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The Combat of the Giaour and Hassan by Eugène Delacroix (1826, oil on canvas, Art Institute of Chicago). Inspired by Lord Byron's poem The Giaour.

Giaour or Gawur or Ghiaour, written gâvur in modern Turkish (Turkish pronunciation: [ɟaˈʋur], /aʊər/, from Persian: گور‎‎ gaur), is an offensive religious and ethnic slur, which is used by Muslims in Turkey and the Balkans to describe all who are non-Muslim. It was thoroughly used during the Ottoman Empire, when it referred to the Christian population under Ottoman dominion, namely Greeks,[1][2] Armenians, Bulgarians, Serbs,[3] Romanians, and Assyrians. The term is considered highly offensive by Christians in the Balkans.

The 1911 Encyclopædia Britannica described the term as follows:

Giaour (a Turkish adaptation of the Persian gdwr or gbr, an infidel), a word used by the Turks to describe all who are not Muslims, with especial reference to Christians. The word, first employed as a term of contempt and reproach, has become so general that in most cases no insult is intended in its use; similarly, in parts of China, the term foreign devil has become void of offence. A strict analogy to giaour is found in the Arabic kafir, or unbeliever, which is so commonly in use as to have become the proper name of peoples and countries.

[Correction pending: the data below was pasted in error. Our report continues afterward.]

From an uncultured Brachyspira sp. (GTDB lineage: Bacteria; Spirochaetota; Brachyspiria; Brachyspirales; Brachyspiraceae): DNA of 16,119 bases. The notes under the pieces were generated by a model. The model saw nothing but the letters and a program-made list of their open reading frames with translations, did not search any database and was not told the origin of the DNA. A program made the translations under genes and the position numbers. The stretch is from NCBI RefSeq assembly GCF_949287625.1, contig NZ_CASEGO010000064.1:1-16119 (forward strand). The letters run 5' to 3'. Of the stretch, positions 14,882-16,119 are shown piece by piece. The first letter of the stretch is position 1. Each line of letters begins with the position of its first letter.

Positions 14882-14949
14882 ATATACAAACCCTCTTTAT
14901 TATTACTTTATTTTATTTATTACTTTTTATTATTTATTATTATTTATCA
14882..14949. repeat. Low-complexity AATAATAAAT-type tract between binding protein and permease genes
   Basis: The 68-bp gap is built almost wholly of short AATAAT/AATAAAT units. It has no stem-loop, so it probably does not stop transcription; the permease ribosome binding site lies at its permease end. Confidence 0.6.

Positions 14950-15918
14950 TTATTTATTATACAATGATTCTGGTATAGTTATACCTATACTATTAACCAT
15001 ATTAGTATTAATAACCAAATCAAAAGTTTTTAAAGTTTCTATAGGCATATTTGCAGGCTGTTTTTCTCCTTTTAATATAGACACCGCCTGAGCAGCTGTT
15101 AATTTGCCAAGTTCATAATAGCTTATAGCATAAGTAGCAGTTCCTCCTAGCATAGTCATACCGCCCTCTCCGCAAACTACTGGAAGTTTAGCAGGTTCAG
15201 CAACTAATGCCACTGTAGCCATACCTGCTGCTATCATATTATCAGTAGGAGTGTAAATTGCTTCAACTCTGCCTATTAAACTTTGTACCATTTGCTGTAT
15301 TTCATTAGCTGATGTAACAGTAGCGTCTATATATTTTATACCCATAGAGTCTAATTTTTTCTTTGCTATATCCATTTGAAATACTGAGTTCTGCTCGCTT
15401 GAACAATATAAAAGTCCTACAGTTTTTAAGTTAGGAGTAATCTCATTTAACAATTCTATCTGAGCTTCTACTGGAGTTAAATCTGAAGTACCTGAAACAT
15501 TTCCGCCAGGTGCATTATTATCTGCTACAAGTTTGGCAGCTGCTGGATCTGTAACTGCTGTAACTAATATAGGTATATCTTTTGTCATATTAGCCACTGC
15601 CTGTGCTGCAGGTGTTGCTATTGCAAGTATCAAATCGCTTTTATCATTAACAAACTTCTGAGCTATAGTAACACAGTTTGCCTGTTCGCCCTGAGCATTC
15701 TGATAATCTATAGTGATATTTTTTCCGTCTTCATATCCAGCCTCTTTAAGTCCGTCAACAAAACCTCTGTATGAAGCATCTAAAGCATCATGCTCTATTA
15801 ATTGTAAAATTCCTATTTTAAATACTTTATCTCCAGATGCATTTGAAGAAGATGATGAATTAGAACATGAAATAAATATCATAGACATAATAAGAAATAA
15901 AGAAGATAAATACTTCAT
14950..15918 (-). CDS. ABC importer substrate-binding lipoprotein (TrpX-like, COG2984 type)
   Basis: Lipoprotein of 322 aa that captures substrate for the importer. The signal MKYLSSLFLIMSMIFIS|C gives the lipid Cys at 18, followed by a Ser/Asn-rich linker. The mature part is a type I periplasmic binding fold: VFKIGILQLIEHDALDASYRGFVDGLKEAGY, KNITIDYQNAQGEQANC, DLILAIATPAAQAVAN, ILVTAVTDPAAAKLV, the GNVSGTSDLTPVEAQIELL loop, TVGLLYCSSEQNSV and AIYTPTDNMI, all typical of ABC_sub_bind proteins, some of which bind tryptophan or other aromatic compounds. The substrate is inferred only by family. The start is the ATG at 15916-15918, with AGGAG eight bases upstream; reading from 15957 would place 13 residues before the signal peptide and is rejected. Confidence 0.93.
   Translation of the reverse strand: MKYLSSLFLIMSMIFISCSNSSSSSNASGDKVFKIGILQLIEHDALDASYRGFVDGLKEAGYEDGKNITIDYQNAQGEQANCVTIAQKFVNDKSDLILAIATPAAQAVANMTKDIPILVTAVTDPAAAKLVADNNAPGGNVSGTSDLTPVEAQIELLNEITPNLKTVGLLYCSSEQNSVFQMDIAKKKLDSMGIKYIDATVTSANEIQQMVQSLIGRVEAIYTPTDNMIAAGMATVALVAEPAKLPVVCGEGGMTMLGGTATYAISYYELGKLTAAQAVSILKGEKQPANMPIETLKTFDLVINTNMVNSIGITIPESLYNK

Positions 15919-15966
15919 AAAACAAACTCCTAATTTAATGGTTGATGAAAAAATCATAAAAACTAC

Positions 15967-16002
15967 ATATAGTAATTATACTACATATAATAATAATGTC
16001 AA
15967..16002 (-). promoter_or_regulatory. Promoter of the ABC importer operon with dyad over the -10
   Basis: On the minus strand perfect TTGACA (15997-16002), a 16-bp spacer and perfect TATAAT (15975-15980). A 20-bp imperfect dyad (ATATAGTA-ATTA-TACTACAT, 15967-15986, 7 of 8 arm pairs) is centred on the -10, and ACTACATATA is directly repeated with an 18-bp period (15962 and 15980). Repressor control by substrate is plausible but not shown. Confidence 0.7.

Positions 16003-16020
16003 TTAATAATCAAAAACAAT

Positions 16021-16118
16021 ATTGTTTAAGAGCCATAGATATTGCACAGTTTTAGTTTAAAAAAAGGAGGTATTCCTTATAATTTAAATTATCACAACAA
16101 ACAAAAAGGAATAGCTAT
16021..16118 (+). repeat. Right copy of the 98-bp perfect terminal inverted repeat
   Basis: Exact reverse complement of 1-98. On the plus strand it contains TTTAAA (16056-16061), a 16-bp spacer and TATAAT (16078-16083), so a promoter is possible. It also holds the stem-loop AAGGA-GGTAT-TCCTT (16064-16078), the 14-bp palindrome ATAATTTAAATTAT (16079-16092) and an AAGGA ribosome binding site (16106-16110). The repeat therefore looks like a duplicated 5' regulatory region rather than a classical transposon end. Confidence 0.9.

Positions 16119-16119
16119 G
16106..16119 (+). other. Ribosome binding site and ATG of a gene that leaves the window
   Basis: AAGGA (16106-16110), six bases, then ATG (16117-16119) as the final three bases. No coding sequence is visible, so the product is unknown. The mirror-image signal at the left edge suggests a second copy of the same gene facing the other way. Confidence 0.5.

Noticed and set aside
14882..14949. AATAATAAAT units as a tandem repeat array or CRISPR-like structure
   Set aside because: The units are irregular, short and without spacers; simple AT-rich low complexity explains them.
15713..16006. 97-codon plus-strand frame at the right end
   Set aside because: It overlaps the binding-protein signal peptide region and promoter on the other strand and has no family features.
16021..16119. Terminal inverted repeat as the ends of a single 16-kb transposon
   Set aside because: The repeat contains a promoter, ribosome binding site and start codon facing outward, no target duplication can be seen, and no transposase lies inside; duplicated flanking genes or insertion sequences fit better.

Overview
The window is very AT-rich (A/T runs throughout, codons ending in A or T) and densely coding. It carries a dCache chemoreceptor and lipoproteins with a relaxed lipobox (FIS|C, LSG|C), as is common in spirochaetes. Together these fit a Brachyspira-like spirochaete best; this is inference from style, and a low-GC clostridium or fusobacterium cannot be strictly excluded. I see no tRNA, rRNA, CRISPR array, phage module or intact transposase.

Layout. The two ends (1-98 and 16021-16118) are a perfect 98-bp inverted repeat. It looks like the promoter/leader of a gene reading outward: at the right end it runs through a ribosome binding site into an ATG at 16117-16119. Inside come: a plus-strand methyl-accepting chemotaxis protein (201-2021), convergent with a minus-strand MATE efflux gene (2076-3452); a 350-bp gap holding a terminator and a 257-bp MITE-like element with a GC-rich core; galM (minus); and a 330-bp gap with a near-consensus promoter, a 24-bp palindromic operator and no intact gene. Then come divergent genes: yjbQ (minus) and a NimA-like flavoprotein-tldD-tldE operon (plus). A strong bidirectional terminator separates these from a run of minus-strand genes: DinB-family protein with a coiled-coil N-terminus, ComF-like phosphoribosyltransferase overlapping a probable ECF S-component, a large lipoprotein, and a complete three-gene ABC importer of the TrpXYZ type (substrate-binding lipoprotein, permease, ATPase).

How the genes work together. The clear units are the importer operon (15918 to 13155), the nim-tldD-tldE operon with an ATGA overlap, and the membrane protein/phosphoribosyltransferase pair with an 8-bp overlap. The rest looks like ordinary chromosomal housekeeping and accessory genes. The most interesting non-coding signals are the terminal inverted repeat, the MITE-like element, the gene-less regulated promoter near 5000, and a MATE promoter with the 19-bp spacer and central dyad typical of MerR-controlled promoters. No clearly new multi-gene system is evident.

European representations[edit]

Giaour is the name given to the evil monster of a man in the tale Vathek, written by William Thomas Beckford in French in 1782 and translated into English soon after. The spelling Giaour appears in the French, as well as in the English translation.

Lord Byron published his poem "The Giaour: A Fragment of a Turkish Tale" in 1813, whose themes revolve around the ideas of love, sex, death, and afterlife in Western Europe and Ottoman Turkey.

See also[edit]


  1. ^ James Lewis Farley, Turks and Christians, Adamant Media Corporation, ISBN 1-4021-8786-6
  2. ^ James Finn. Stirring Times, Or, Records from Jerusalem Consular Chronicles of 1853 To 1856, 2004, p. 12
  3. ^